Peter has presented his work at institutions such as Stanford Medical School, Columbia University, Saybrook College, Omega Institute, ZIST (Germany), Terre de Ceil (France), California Institute of Integral Studies and Naropa University.

This workshop will explore didactically and experientially the nature of the true experience of the emptiness of self and its clinical usefulness. When what is “true nature” from a Mahamudra/Dzogchen Buddhist point of view is experienced and understood, the inherent wholeness of oneself and one’s interconnectedness with all that is, also comes into experience. This intersection of Buddhist practice with deep psychological work can be very fruitful.
Learning Objectives:
1) Understand intellectually the teachings on true nature, emptiness of self and phenomena, “form is emptiness, emptiness is form.”
2) Understand the relevance of this in healing deep psychological issues
3) Learn how to work with this with clients who have a meditation practice, and how to introduce the idea of this work to clients new to meditation

Speaker: Lama Palden
The Resident Lama of Sukhasiddhi Foundation is Lama Palden, who completed the traditional Tibetan Buddhist three-year retreat under Kalu Rinpoche’s guidance in 1985. In 1986 she became one of the first Western women to be authorized as a lama in the Vajrayana tradition. In addition to Kalu Rinpoche, she has studied with many of the great Tibetan masters from all lineages.

Since 1986, Lama Palden’s teachings have translated Vajrayana Buddhist principles and practices in ways that make them accessible to Westerners. She has a deep interest in fostering psycho-spiritual awareness within daily life. She is a mother of

I propose to present a unique approach to the interface of neurological research and non-dual teaching.  It is not focused on the brain scan results of the nondual state but actually taking the results that are reported and then reverse engineering to lead to practices that not surprisingly match up with ancient principles of pointing out instructions, I will explore a series of pointing out instructions which match Brain Markers in research on meditator who have stabilized their experience and discuss how this leads to a new kind of non dual practice that is effective for initial awakening and for a kind of rewiring that supports stabilization. I have been doing a pilot study with students which will be completed by the end of the spring so this will be an opportunity to present the results publicly for the first time.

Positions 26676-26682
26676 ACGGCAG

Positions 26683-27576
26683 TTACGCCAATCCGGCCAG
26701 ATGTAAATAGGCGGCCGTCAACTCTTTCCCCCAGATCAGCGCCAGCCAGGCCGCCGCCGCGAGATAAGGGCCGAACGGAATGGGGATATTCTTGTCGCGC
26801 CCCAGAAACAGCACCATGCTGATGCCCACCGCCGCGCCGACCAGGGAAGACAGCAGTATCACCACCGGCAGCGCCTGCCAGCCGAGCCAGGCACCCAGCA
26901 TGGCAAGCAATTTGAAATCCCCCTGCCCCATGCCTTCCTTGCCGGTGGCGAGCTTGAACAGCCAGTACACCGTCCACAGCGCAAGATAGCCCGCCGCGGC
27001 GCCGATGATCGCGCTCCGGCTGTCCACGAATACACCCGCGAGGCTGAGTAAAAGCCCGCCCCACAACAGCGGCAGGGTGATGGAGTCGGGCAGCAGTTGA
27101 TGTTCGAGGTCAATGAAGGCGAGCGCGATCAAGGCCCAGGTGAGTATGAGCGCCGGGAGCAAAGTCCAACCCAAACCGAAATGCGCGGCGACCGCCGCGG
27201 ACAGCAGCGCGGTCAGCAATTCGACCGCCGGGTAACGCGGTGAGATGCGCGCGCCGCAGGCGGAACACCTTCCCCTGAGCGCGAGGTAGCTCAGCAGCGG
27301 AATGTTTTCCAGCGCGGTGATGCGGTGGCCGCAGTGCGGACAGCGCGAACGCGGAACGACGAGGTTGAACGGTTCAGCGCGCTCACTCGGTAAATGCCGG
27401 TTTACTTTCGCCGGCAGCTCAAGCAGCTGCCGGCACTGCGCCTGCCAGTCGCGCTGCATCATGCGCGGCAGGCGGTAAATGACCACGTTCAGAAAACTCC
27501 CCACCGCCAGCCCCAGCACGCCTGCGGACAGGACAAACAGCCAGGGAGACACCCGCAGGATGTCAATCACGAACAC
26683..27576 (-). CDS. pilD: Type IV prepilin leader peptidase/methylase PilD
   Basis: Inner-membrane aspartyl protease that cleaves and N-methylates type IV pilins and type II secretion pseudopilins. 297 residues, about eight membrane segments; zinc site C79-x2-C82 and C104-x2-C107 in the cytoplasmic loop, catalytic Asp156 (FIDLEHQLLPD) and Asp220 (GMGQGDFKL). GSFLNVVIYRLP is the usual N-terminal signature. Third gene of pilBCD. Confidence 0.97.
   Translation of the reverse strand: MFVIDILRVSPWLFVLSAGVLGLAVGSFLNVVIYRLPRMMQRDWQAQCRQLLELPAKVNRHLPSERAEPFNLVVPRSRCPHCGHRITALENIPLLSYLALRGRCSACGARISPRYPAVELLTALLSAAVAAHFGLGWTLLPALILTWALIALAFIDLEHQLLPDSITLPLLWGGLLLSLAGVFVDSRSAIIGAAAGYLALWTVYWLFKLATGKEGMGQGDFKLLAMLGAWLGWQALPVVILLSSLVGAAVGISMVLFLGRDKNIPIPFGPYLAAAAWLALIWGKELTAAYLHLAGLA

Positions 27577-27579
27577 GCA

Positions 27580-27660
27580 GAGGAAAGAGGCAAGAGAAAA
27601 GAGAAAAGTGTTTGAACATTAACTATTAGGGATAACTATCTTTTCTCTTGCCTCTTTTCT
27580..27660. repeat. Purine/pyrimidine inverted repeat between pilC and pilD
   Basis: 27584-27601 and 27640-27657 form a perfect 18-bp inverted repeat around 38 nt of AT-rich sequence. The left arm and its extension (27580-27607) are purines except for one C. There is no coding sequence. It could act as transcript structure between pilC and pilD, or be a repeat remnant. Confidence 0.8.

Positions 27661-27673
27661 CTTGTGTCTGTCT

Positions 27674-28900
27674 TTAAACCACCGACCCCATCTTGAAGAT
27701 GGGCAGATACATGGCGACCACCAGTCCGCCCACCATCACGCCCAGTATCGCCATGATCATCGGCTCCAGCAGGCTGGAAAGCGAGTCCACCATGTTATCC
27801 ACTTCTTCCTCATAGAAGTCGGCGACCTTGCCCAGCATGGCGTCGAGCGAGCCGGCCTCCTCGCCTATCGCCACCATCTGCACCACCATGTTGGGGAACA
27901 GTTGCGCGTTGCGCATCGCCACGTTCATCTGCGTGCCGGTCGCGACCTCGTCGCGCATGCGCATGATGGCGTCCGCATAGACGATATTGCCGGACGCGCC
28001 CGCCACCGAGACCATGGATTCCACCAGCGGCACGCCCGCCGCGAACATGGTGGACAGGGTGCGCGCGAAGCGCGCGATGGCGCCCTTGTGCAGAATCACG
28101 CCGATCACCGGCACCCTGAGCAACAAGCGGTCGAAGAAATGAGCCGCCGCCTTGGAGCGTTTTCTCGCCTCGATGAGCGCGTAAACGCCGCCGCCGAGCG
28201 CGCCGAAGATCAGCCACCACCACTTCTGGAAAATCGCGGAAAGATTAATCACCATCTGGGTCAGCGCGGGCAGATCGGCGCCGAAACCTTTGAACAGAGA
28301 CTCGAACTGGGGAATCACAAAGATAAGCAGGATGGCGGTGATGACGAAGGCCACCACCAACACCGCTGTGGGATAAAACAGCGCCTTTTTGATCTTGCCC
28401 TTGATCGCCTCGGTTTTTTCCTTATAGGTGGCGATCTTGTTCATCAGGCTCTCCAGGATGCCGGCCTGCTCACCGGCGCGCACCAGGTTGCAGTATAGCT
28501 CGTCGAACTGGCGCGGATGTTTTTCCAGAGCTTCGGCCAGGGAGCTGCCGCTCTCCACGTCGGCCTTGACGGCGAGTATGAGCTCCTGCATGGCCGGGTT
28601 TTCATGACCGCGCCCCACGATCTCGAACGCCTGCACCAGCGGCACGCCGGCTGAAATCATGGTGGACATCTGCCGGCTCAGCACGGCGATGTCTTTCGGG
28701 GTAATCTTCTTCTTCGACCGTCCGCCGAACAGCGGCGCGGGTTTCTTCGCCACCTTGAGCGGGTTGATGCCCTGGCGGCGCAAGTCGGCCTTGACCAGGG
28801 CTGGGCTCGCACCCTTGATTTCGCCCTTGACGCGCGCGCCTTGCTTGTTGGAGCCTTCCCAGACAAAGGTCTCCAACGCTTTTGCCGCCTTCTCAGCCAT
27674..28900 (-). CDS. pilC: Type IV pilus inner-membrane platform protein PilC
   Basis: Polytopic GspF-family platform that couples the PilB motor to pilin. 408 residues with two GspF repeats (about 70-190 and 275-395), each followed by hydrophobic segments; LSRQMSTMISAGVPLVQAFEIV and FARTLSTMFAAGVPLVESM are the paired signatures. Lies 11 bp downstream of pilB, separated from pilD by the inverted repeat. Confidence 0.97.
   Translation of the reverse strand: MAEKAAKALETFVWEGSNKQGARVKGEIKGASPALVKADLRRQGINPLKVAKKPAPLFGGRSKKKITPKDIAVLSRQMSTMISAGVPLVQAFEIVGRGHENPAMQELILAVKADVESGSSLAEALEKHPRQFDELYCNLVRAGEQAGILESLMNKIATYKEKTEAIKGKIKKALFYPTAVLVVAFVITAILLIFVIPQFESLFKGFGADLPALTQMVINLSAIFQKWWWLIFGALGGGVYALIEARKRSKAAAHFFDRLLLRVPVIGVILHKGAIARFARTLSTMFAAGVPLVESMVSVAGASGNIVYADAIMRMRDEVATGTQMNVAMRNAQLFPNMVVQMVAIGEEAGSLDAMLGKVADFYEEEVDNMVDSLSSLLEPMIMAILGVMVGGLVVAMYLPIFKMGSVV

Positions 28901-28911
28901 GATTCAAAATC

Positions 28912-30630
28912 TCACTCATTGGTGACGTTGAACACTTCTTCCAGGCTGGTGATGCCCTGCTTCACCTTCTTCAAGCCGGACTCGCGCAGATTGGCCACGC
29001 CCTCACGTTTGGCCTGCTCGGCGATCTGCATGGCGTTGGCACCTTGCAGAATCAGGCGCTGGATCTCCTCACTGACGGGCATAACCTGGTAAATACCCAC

Speaker: Loch Kelly
Loch Kelly , MDiv., LCSW has a Masters degree from Columbia University in Clinical Social Work and a Masters from Union Theological in Psychology and Spirituality, where he was awarded a fellowship to study meditation traditions in Sri Lanka, India and Nepal from 1981-2.

Loch is a licensed psychotherapist and served as the Chaplain for Union Theological Seminary and was on staff at the Riverside Church Counseling Center. Loch spent years establishing homeless shelters and community lunch programs and worked in outpatient mental health in Brooklyn, New York. He has taught Buddhist Meditation for twenty five years and was a member of the New Insight Meditation Teachers Council.  He is authorized to teach meditation by Mingyur Rinpoche and has taught about the mind/brain research studies on meditators.  Loch was asked by Adyashanti in 2004 to share and teach the non dual direct path and he filled in for Adya during his recent illness. He is a practicing non dual psychotherapist and the founder of the Natural Wakefulness Center in New York City

Loch was recently on a panel at the Yale Mind Life Conference on the nature of the Self and the relief of suffering.. He is currently completing a study of the effects of modern application of pointing out instructions developed by dialogue with Dr. Andrew Newberg’s neurological research on subjects over a one year period. Loch is giving a sold out talk with Dr. Newberg this Sunday April 5th at the Rubin Museum in New York City www.lochkelly.org

We’ll be posting descriptions of selected speeches at the 2009 Conference on Nondual Wisdom and Psychotherapy. Those were meant to be “teasers” to attend the conference, considering the conference belongs to the past, they now stand as teasers to get stimulated and then start searching for more information on the subjects which grabbed your attention.

Please see http://wisdompsy.vpweb.com/Conference.html for updates about 2010 and 2010 Conferences.

Stay tuned!